UPDATE: Trinidad union leader on sedition charge released on bail

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UPDATE: Trinidad union leader on sedition charge released on bail

Friday, August 30, 2019

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PORT OF SPAIN, Trinidad (CMC) — The leader of the Public Services Association (PSA), Watson Duke, was granted a quarter million dollars (one TT dollar=US$0.16 cents) bail when he appeared in a magistrate's court here Friday on a charge of sedition.

Duke, who had been hospitalised on three occasions this week ever since he was taken in by police for questioning, appeared before Magistrate Adia Mohammed.

Duke is alleged to have made the seditious remark on November 16 last year on the compound of the Telecommunication Services of Trinidad and Tobago (TSTT).

The prosecution said while it would not object to a bail application made by Duke's attorney John Heath, it was concerned that Duke may continue to commit offences while on bail.

Citing Duke's pending matters of rape and indecent assault in Trinidad and one count of disorderly conduct in Tobago, the police prosecutor said he was not sure what bail stipulations to place on Duke given his status as leader of the PSA.

Duke was granted bail and is expected to return to court on December 13.

Heath later told reporters that while his client is mentally strong, he is unwell and is expected to be re-admitted to the Port of Spain General Hospital following his release on bail.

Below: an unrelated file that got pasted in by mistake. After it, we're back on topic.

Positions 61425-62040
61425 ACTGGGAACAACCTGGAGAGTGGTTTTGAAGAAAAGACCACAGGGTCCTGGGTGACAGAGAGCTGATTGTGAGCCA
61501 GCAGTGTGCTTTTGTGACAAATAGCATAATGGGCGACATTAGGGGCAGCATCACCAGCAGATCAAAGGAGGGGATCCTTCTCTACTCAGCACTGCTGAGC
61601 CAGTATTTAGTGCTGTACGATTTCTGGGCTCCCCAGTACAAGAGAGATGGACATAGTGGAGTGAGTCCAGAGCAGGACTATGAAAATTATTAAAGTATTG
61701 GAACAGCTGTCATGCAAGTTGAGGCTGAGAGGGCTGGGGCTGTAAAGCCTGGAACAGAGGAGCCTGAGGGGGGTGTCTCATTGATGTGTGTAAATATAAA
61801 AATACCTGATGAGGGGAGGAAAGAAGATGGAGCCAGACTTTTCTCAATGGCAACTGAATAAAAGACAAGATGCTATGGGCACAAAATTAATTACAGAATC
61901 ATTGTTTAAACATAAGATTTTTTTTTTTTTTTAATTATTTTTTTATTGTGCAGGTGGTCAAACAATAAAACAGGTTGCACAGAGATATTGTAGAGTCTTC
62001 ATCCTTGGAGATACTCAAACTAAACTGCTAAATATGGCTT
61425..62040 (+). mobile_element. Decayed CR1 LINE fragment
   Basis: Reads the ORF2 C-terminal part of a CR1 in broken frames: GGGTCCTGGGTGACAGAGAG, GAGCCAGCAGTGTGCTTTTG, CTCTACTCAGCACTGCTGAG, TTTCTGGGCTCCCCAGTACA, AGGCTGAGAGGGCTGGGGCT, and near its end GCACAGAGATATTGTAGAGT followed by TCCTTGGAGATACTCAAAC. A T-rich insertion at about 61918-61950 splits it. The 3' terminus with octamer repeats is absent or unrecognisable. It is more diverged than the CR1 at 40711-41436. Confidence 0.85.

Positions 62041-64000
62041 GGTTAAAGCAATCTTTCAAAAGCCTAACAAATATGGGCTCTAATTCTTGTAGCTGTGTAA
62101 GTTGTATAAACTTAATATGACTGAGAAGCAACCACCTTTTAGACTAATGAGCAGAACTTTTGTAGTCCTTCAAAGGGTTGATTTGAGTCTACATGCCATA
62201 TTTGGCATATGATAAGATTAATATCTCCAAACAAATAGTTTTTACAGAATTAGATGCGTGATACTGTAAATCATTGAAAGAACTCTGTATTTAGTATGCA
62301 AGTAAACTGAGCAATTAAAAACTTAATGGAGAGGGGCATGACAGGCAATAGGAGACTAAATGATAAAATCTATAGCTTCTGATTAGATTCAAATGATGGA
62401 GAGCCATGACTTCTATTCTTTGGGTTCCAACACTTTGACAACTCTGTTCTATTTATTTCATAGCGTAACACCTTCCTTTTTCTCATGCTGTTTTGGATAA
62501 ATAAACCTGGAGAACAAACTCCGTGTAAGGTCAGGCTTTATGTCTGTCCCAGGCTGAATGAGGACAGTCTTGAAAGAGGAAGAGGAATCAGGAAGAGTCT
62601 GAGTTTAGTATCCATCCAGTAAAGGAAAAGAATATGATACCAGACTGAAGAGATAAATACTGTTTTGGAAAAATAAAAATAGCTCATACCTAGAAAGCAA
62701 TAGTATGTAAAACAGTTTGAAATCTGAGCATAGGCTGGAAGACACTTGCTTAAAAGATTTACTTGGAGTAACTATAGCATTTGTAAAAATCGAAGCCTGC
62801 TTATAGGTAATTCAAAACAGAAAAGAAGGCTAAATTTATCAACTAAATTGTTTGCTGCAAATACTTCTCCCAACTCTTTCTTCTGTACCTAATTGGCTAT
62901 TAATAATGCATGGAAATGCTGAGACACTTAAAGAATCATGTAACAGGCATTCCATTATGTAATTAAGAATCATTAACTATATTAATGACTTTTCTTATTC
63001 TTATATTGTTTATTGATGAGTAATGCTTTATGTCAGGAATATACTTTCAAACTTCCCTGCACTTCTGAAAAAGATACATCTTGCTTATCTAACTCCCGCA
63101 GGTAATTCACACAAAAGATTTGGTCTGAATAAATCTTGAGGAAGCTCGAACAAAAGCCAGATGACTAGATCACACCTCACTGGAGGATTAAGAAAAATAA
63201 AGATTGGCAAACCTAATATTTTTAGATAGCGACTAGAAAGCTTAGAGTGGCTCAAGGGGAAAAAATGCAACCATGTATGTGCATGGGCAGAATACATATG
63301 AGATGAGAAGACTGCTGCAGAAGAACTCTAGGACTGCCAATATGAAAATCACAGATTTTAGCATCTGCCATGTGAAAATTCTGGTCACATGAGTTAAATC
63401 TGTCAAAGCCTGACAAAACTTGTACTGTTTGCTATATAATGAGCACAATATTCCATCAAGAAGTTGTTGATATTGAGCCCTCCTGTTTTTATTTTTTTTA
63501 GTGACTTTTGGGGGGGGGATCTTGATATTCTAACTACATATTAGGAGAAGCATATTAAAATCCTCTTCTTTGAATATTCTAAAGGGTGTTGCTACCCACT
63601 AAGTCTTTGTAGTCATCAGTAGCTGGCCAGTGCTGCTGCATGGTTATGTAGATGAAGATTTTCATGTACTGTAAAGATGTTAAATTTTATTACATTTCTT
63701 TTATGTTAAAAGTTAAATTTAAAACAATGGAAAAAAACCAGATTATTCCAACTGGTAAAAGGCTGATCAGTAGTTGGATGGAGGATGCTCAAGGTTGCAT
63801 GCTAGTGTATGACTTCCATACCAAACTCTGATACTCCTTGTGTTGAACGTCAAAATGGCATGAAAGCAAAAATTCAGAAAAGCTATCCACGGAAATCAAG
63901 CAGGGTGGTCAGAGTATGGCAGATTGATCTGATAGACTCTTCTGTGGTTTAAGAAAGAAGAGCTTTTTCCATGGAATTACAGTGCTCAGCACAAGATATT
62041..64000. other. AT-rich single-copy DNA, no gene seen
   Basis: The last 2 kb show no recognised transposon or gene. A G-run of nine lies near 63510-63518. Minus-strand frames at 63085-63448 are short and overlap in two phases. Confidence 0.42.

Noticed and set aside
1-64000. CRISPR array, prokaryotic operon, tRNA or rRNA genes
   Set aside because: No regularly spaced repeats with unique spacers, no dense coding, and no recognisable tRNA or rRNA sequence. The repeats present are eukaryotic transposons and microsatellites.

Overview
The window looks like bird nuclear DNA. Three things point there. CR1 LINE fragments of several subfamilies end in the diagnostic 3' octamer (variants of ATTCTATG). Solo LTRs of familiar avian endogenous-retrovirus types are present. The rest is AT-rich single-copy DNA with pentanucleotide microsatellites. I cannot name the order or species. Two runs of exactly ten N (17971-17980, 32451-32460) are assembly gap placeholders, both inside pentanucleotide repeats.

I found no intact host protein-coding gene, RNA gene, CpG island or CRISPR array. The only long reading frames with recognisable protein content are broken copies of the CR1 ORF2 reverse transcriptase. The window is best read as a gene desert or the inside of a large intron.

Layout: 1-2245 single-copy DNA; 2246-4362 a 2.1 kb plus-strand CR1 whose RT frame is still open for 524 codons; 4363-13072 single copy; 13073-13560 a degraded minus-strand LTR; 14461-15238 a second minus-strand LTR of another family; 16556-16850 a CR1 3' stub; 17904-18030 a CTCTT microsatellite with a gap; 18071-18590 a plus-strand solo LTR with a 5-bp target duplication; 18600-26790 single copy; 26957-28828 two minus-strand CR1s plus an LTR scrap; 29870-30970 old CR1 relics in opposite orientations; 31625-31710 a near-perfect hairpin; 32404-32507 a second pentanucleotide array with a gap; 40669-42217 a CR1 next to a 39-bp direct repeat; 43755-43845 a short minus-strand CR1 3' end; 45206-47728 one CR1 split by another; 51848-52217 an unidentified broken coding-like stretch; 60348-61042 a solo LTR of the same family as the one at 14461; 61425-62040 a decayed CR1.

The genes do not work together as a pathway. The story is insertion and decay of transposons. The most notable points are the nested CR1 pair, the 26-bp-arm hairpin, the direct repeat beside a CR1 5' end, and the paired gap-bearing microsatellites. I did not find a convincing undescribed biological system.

The National Trade Union Centre (NATUC), which Duke heads, said it would be moving to the High Court to contest the constitutionality of the Sedition Act.

NATUC general secretary Michael Annisette, a former legislator, said that the Act dates back to pre-colonial era.

National Security Minister, Stuart Young, who told reporters on Thursday that the government has no immediate plans to amend the existing legislation, also denied allegations that the Keith Rowley administration had prior knowledge of Duke's arrest, saying it was entirely the work of the police.

Young also brushed aside claims that freedom of speech was under attack.

Under the Sedition Act, seditious intent brings hatred or contempt or excites disaffection against the government, the constitution, parliament or the justice system.

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